May 21, 2011

(Washington, D.C.)—U.S. Senator Jeanne Shaheen (D-NH) delivered the commencement address today at Nashua Community College. Below are her remarks as prepared for delivery:

President Jordan, members of the faculty, honored graduates, family and friends: I’m delighted to be here with you today to celebrate the accomplishments of the class of 2011!

This is a day you all worked very hard to reach.  You should be proud of what you have accomplished. 

But no great accomplishment is achieved alone.  Here with us this morning are your friends, your families, your teachers – the people who supported you when you stumbled and encouraged you to keep going.  Today is their accomplishment as well. Congratulations!

I want to commend President Jordan and all of the faculty and staff for continuing to grow the opportunities here for New Hampshire students. With record enrollment, new facilities, and your new Smart Start program for high school students, Nashua Community College is a growing and vital institution that is helping to shape New Hampshire’s future.

It’s great to be joining the Class of 2011 for this wonderful occasion. I find commencement addresses are among the most challenging to give.  As the speaker, I always want to say something profound and inspirational on this momentous occasion.  But as a former student, I can tell you that I don’t remember any of the speakers at my own graduations.  So today I will follow the advice of Franklin Roosevelt, “Be brief, be sincere, be seated.”

For all of you graduates, college has meant challenge and hard work.  For many of you it has also meant personal sacrifice as you juggled family responsibilities and jobs to complete your education.  Some of you have struggled with changing careers in midlife.  But despite the challenges, all of you have stuck with it because you know that your degree promises more job opportunities, higher salaries, and a sense of personal fulfillment.

And you’re right about the importance of your degree and your education.  Educational attainment is the best predictor of personal economic security. In today’s knowledge-driven economy, those who learn more, earn more. As international competition intensifies, business is looking for educated workers who can provide the critical thinking and technical skills that you have developed here.

You are entering a world with high demand for skills in science, technology, engineering and math. Jobs in these fields are expected to be the fastest growing occupations of the next decade. Nashua Community College has a great history in technical education, and because of your accomplishments here, you are prepared to excel in the 21st century economy.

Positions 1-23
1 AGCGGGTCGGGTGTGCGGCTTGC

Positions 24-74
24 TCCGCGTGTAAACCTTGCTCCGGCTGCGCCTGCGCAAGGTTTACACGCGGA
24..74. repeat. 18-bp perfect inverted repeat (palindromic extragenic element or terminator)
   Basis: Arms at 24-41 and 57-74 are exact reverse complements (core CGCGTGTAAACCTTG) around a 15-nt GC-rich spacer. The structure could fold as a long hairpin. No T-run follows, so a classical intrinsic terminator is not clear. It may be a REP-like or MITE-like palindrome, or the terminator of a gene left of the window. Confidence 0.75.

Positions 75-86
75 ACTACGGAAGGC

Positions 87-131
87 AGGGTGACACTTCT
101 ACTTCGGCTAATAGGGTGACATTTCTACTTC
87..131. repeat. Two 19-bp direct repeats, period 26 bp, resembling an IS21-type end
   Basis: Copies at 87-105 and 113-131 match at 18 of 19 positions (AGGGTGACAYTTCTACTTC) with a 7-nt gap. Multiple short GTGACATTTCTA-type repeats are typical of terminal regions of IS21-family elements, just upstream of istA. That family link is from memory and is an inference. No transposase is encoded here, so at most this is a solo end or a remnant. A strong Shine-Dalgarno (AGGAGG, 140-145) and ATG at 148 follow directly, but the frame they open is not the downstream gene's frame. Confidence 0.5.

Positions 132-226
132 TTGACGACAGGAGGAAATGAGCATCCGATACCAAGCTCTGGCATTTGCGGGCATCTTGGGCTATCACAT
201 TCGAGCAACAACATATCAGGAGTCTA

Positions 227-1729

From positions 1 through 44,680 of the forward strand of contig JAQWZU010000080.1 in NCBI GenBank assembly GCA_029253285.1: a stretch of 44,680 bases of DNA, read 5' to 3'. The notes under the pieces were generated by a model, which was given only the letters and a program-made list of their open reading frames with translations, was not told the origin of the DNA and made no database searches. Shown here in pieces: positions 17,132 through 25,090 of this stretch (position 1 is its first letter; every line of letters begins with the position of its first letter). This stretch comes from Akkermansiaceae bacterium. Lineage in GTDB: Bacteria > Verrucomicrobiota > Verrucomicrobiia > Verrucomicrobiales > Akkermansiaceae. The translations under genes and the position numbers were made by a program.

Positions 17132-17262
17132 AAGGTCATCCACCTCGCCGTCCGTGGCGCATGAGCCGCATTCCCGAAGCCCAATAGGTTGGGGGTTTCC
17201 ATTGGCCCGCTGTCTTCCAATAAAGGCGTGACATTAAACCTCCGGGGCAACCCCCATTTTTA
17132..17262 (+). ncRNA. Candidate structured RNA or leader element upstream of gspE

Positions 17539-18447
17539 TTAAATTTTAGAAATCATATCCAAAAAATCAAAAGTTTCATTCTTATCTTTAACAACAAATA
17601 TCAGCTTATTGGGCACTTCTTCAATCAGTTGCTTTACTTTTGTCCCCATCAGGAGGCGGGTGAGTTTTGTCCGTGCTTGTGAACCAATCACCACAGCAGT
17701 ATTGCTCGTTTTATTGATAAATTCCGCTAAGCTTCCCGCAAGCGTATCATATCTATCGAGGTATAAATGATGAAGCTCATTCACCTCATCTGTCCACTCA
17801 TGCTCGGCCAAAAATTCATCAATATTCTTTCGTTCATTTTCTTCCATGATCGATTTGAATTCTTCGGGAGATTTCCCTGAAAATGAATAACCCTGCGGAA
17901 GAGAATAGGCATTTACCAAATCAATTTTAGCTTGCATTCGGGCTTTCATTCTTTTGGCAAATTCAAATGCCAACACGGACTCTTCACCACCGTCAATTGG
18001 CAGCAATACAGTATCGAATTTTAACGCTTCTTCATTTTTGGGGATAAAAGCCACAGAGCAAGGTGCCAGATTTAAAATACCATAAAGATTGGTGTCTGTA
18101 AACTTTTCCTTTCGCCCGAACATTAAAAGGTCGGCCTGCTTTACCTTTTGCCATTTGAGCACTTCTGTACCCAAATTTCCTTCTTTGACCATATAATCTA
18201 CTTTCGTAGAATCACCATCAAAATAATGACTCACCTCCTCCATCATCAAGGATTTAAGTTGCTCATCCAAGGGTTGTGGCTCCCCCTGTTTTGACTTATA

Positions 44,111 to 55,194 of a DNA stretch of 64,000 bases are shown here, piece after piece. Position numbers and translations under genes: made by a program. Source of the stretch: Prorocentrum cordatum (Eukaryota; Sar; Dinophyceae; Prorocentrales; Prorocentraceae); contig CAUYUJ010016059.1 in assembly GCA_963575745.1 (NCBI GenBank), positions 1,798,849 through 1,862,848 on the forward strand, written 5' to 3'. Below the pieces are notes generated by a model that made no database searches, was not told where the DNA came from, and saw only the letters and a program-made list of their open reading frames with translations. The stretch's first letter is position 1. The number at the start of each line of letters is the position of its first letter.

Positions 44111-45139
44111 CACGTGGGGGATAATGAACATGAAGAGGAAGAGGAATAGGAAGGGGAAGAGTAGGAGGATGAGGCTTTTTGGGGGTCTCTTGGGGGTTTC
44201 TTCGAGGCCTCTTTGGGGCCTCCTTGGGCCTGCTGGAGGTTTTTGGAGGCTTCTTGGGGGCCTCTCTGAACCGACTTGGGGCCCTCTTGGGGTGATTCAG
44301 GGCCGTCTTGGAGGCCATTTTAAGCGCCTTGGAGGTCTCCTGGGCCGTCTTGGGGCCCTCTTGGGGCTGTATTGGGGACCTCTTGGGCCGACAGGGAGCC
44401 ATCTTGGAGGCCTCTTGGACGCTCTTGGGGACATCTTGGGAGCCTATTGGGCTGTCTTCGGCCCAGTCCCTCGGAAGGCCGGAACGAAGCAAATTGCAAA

America’s edge has always been our know-how and our can-do spirit, our ability to innovate and come up with the new discoveries that drive the world’s economy. With the education and training you have received here, you will help America continue to lead in the new global marketplace. 

Of course science isn’t all gears and wires. I know many of you here have trained in nursing and other health fields. I was admiring your new Health, Sciences and Humanities building – what an impressive addition it is!  It is impressive not only because of its design, but also because of what it provides: a first-rate education in the fastest growing industry in New Hampshire, health care.

Whatever your major, all of you have worked to improve your fortunes and your future.

But getting a good education is not just about getting ahead. I hope many of you will also consider using your considerable skills and talents to improve your community. Community service means something different to everyone.  But what’s always true about service is that it means the world to the people who are on the receiving end of that support. 

You don’t have to look far to see an example of what I’m talking about. The students, faculty, staff and alumni of Nashua Community College have worked together to ensure that this school lives up to its name, reaching beyond its walls to help the entire community. Together, you have contributed nearly 12,000 hours of community service this year. Nursing students have helped give flu shots to public school kids. Students in the Peace and Social Justice program have worked with the state and the Nashua Soup Kitchen to survey Nashua’s homeless population, collecting data to improve state services. And throughout the year, you’ve partnered with Big Brothers/Big Sisters, the Boys & Girls Club, the YMCA, and the United Way.

Our state needs citizenship like that. It needs the citizenship all of you can provide. It needs technicians, parents, nurses, business leaders, elected officials. Whatever path you have chosen, whatever journey life takes you on – remember that you can make a difference. 

Margaret Mead, the great anthropologist, once said, “Never doubt that a small group of thoughtful citizens can change the world.  Indeed, it is the only thing that ever has.”

Today marks the end of a very challenging and rewarding period in your lives, but also the beginning of a new set of challenges and rewards.

I offer you all my congratulations and my sincere wishes for success in whatever path you may take in life.  Thank you.

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